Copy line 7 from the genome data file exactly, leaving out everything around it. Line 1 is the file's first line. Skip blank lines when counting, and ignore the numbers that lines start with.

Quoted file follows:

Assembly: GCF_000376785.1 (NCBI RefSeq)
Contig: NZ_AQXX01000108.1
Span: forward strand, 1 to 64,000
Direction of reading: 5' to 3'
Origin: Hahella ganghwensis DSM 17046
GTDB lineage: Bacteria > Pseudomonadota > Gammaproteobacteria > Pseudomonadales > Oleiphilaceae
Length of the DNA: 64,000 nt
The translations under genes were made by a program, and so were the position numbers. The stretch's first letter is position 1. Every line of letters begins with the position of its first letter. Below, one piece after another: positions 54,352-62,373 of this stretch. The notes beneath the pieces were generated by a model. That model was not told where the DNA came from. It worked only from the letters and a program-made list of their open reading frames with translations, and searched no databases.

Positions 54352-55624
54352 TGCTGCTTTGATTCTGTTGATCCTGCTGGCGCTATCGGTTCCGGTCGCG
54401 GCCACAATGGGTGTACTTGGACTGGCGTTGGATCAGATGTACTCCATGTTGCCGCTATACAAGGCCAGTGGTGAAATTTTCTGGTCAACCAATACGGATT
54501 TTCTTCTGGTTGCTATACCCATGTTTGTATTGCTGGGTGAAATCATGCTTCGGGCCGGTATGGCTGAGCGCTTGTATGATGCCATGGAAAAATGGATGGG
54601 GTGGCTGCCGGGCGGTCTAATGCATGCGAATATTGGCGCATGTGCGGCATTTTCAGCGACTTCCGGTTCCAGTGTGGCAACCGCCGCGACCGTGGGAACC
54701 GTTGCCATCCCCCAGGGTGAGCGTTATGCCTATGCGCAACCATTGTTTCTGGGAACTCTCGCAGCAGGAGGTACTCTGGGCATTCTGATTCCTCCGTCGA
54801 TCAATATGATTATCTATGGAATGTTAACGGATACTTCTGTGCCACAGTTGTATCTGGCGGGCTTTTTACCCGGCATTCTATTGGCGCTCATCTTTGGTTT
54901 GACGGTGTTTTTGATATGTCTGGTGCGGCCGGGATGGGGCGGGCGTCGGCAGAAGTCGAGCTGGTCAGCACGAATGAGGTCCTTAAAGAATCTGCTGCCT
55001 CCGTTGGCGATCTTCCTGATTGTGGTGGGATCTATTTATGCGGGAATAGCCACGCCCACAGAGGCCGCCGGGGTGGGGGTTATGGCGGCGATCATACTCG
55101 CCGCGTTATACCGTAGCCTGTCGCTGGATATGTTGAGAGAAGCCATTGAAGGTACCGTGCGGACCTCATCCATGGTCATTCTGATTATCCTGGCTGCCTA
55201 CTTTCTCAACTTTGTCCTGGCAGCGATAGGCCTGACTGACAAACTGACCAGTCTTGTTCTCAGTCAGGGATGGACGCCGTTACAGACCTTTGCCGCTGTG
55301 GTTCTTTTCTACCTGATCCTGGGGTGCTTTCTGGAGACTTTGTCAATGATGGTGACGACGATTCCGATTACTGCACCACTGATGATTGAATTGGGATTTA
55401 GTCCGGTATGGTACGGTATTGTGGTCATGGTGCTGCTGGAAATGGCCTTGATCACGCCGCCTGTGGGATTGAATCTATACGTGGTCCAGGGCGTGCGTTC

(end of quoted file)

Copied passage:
Length of the DNA: 64,000 nt